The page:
2017 was yet another significant year for international arbitration.
Many arbitral institutions amended their arbitration rules, including:
– the Stockholm Chamber of Commerce (SCC) Arbitration Rules and Singapore International Arbitration Centre (SIAC) Investment Arbitration Rules which both came into effect on 1 January 2017,
– the Thai Arbitration Institute (TAI) Arbitration Rules on 31 January 2017,
– the International Chamber of Commerce (ICC) Arbitration Rules on 1 March 2017,
– the Kuala Lumpur Regional Centre for Arbitration (KLRCA) Arbitration Rules on 1 June 2017,
– the Arbitrators’ and Mediators’ Institute of New Zealand (AMINZ) Arbitration Rules on 22 May 2017, and
– the Chinese Arbitration Association, International (CAAI) Arbitration Rules on 1 July 2017.
– It is anticipated that the Hong Kong International Arbitration Centre (HKIAC) will release a new version of its current Administered Arbitration Rules later this year, in time for the 2018 Hong Kong Arbitration Week.
Undoubtedly, many are looking forward to the results of the 2018 International Arbitration Survey: ‘The Evolution of International Arbitration’, which invited comments from stakeholders in 2017. While the results from the joint study between the Queen Mary University of London and White & Case will be a good indication of international arbitration’s trajectory up until 2020, they will not be the only indication of its growth and direction. The theme of the upcoming 2018 ICCA Conference in Australia is centered on ‘Evolution and Adaptation’.
‘Evolution’ as a shared theme is a strong indicator that international arbitration will not experience radical shifts in 2018 but will instead gradually respond and adapt to the changing forces and demands of the international community – a rise in disputes, the increased need for flexibility in dispute resolution, and increased protectionism among nation states.
How exactly it will respond and adapt is yet to be seen. The following ‘10 Hot Topics’ are one perspective on upcoming trends and developments that are likely to shape international arbitration’s evolution and adaptation.
1. Cross-border Partnerships, and Collaboration
Despite international arbitration’s inherently cross-border nature, more can be done to promote partnerships across regions and institutions. Notably:
a. ICC, SIAC, and KLRCA have focused on cross-border relations within the last few years, and may be regarded as the current leaders in this space.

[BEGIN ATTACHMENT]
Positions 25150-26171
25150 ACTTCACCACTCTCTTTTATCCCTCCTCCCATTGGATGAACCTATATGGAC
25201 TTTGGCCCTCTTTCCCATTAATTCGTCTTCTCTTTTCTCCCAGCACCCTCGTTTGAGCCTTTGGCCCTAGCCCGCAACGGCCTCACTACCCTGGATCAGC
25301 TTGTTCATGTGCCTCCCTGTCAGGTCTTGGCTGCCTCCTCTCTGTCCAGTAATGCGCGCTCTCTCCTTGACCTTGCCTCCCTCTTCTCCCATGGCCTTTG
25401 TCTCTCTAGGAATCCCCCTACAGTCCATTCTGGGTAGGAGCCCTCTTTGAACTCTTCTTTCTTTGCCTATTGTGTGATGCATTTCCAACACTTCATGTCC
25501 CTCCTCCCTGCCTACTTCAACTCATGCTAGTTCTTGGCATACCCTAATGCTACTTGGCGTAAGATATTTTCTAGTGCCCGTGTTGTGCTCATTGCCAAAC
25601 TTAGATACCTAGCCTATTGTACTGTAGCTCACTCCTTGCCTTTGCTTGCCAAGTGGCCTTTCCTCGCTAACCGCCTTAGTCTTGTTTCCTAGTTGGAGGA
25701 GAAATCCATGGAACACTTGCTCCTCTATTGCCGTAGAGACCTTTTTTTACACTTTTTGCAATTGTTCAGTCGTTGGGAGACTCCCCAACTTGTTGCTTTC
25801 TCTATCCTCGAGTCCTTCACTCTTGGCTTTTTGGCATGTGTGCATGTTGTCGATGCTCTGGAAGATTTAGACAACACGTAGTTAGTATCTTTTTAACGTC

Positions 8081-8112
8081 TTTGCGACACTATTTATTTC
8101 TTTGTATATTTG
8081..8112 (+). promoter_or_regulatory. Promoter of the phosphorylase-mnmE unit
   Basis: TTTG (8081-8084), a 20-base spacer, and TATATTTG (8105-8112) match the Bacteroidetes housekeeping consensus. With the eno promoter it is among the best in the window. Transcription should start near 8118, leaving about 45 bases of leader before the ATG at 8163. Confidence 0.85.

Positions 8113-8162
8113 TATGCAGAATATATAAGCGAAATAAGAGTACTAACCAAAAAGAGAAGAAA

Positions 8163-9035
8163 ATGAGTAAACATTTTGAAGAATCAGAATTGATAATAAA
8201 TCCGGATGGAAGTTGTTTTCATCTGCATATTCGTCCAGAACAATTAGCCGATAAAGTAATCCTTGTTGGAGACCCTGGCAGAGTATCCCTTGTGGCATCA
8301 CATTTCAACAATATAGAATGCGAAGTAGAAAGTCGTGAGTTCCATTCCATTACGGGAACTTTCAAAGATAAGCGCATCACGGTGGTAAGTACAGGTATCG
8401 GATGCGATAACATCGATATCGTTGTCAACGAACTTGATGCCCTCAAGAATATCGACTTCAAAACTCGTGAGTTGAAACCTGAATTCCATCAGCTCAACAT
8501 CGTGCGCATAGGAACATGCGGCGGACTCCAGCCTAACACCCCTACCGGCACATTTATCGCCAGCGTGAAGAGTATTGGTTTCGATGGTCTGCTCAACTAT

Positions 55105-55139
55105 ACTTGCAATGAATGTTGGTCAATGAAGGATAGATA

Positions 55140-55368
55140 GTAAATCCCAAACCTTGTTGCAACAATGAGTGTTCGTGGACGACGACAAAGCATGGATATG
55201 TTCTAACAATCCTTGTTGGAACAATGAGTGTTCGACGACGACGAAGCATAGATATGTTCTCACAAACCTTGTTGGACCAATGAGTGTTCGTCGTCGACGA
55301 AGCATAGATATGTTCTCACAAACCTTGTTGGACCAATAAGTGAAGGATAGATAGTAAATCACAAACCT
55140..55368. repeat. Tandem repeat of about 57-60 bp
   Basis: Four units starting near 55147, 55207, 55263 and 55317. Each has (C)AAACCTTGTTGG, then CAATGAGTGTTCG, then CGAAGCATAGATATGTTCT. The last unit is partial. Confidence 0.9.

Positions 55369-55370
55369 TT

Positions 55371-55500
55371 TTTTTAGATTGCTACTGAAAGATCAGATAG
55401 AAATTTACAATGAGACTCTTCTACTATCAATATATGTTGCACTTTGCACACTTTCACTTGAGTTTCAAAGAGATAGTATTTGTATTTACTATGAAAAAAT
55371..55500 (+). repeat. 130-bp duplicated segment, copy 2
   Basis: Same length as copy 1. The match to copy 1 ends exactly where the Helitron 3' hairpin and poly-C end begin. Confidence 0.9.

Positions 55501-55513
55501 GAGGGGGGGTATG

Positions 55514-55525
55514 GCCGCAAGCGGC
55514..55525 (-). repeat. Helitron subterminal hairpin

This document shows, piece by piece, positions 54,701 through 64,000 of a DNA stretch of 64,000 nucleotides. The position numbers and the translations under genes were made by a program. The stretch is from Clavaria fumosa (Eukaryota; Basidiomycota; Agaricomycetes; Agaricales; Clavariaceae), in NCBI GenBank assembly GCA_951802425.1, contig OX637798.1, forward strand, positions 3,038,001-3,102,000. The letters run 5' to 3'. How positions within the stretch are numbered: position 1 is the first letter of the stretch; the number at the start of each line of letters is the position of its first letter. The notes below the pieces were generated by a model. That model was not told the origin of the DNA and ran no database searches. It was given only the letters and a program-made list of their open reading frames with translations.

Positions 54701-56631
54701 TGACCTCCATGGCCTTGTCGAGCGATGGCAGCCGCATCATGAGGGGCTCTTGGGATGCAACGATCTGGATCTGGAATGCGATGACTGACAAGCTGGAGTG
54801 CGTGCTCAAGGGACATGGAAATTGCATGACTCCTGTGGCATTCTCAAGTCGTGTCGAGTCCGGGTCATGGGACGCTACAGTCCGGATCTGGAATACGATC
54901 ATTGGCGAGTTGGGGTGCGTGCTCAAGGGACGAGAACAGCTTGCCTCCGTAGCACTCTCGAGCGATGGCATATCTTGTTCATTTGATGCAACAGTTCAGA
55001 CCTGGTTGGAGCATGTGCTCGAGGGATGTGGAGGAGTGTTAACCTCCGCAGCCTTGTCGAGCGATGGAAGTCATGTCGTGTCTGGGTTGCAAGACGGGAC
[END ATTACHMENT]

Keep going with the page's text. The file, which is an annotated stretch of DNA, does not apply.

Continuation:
b. KLRCA notes that it has entered into 50 strategic partnerships since its inception.
Some recent partnerships include:
• 17 October 2017: SIAC and Institute of Modern Arbitration (IMA) signed a memorandum of understanding (MoU) to ‘support and promote the development of Singapore and Russia’s arbitration regimes’.
• 1 November 2017: ICC and KLRCA signed an MoU with the intention of ‘promoting Malaysia as a safe seat and venue for arbitration in Asia’.
• 9 November 2017: ICC and New York Arbitration Centre (NYIAC) signed an MoU to ‘reaffirm the Court’s commitment to North America’.
It is likely that 2018 will see more institutions enter into strategic partnerships with other institutions, universities, business councils, firms, and other stakeholders. For arbitration to truly experience explosive growth, such partnerships must be meaningful and serve to promote genuine collaboration.
2. Increasing Access to International Arbitration
Another area which will likely come under scrutiny in 2018 is that international arbitration is often inaccessible to many parties. Initiatives such as Expedited Procedures have helped to significantly reduce costs.
The HKIAC’s recently published statistics on costs and duration of arbitrations indicate that, on average, parties pay less than a third of the total costs of a standard arbitration if this mechanism is used. Initiatives such as these will continue to assist small and medium sized businesses utilise international arbitration in a cost-effective manner.
An additional concern is that international arbitration is seen as a specialised area of law, and that it has become exclusive. For the most part, this is far from the truth, as arbitration practitioners are open to collaborating with other stakeholders and often share know-how. Unfortunately, misinformed perceptions may exist which the arbitration community must address this year.